Protect Yourself from These 12 Common Job Scams

May 28, 2024
The hands of a man wearing a gray plaid suit, a white shirt and a watch with a brown leather strap are shown as he types on the keyboard of a black laptop.

Online scams related to job postings are growing. It’s important to know how to protect yourself against these kinds of scams. In this article, you’ll learn about several online job scams and what you can do to avoid them.

Job scams over the years

Online job scams are becoming more common every year. “The Federal Trade Commission reports that unsuspecting job seekers lost $68 million due to fake business and job opportunities.” The best defense against these scams is understanding how to avoid them. [1]

12 common types of job scams

1. Fake job postings

The first tip that an online posting may not be real is the company website address. Job scammers will create an address that’s slightly different from the real company. For example, if the legitimate company uses, the scammer might create Scammers will take images from the real company to create websites and social media accounts to make them seem legit. When in doubt, do some diligent research on the company and visit the company’s career section directly to see if the job posting exists. [2]

2. Requests for financial payments or personal bank account information

If you notice a request for personal or financial information on a job posting, it’s an instant red flag. Phishing communication often looks like it comes from a trusted source. Scammers use texts, emails, online ads and phone calls to attempt to gain information. For example, if a job posting requires you to click on a link or wants to collect sensitive information, it’s may be a scam. If a “company” is requesting social security and banking information before a job offer is made, avoid it at all costs. Instead, contact the company directly via a legitimate website. [2]

3. Envelope stuffing at home

Getting paid for stuffing envelopes at home seems too good to be true, right? That’s because it is. First, the envelop-stuffing-job-requester will ask you to submit a small payment for the supplies. You won’t actually receive supplies but instead be told the job is actually about recruiting others to pay the same upfront nonrefundable fee. If a company needs money upfront, it’s probably a scam. [3]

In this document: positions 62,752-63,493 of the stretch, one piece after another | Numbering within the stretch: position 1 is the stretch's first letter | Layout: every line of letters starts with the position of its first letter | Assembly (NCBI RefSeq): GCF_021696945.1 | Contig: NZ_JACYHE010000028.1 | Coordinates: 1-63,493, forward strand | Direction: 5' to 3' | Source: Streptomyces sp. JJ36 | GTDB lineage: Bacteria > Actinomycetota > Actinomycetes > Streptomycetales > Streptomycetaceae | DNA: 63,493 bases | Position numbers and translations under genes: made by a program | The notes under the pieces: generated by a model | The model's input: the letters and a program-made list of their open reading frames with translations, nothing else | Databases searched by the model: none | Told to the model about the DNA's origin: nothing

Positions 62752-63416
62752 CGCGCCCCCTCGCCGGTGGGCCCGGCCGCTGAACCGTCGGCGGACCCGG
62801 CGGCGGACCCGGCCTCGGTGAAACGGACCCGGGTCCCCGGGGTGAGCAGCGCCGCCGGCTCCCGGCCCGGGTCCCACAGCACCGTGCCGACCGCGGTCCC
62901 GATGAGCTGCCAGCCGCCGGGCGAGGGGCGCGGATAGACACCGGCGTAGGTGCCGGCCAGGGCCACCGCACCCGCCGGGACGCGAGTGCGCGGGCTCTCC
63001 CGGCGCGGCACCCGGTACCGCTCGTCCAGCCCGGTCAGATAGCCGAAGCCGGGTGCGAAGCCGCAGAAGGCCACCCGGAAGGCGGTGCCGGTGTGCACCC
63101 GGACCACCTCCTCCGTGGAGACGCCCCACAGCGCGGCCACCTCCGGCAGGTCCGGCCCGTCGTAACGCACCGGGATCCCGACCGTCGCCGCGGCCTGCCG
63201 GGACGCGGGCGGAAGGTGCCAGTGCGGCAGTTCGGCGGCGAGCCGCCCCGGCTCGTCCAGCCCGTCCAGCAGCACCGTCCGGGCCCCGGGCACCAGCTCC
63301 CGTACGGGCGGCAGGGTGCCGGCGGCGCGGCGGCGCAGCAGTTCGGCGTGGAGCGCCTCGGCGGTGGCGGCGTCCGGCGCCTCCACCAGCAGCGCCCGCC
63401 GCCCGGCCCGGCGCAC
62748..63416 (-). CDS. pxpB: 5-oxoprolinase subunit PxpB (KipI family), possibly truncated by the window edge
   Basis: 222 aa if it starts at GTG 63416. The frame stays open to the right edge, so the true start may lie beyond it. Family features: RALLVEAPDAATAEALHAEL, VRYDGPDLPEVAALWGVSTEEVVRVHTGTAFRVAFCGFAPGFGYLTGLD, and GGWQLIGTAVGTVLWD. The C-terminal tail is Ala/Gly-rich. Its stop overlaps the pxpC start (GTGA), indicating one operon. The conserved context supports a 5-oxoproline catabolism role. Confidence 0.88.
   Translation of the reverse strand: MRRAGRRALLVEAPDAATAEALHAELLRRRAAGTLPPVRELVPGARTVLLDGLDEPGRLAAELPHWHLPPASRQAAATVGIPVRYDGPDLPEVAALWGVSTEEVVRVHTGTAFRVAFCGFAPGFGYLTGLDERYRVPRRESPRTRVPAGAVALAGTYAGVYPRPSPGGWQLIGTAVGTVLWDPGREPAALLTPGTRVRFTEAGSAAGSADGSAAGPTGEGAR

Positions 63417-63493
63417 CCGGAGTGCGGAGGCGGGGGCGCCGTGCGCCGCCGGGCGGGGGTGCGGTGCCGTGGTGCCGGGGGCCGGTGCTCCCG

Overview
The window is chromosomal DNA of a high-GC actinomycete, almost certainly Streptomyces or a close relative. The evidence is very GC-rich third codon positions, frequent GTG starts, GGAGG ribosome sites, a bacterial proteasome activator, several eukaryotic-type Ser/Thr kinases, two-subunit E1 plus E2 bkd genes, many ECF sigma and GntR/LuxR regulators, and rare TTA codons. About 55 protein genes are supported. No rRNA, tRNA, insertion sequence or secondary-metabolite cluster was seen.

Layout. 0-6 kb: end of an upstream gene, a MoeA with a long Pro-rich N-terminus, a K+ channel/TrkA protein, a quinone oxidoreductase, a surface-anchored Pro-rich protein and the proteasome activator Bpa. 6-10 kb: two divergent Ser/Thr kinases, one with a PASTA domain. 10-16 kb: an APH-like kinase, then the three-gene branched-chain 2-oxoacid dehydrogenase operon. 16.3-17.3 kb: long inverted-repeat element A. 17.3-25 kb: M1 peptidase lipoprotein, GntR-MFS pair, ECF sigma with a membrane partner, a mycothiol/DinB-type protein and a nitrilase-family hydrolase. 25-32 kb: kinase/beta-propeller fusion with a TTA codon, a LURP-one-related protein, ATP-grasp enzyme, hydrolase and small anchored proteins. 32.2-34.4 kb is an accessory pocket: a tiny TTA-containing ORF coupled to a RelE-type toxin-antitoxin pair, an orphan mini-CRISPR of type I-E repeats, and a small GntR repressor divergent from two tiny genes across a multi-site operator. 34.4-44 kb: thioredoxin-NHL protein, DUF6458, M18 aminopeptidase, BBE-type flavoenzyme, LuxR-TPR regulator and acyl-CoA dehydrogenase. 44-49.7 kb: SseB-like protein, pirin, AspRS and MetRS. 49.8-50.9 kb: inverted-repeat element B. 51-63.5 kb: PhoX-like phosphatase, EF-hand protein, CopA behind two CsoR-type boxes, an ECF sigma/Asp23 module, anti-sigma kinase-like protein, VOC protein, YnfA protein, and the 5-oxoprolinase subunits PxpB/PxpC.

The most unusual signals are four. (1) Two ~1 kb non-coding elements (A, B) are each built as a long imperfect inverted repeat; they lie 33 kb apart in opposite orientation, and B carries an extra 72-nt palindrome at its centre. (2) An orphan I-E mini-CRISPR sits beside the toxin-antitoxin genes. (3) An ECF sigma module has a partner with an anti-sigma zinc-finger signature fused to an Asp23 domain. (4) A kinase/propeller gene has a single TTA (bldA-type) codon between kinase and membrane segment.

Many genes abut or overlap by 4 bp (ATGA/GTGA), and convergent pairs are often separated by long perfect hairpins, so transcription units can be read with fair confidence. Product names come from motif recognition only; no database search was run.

4. Communications via email, online chatting , and social media

Be wary of job communication and interviewing that’s done entirely online via online chatting, social channels or email. Scammers like to use instant messaging services to create fake job interviews. Legitimate companies won’t do this. If you are asked to take part in a job interview via a chat channel, try requesting a call instead. Also, research the company on your own to verify the opportunity is legitimate. [3]

5. Shipping scams

Another work-from-home job scam is shipping or reshipping. It involves receiving items, removing the receipts, repackaging them and shipping items out. The job seeker is told they will be reimbursed for the shipping, but victims never get a paycheck. Even worse, these items can potentially be stolen. [3]

6. Offering career advancement grants

Scammers send emails encouraging people to apply for government grants that can be used for education or professional development. The email contains “application links” the scammers want you to click on to obtain personal information. The email may even mention direct deposit possibilities once your application is approved, but when they have your bank account information, they can scam you. [4]

7. Illegitimate presence of company information

In today’s interconnected world, almost all legitimate companies have a robust online presence, including a website and social media accounts. Thus, if you get an email about your dream job, but you can’t verify company information through online channels, it’s probably a scam. Don’t apply! [2]

8. Purchasing work-from-home equipment

If you’re offered a remote job but told you must buy work equipment upfront from the hiring company, it’s a scam. Typically, a fake employer will tell you that you’ll be reimbursed for the mandatory office equipment, but the payback never comes. Real companies won’t ask you to buy your own home office equipment before being onboarded and starting a job. [4]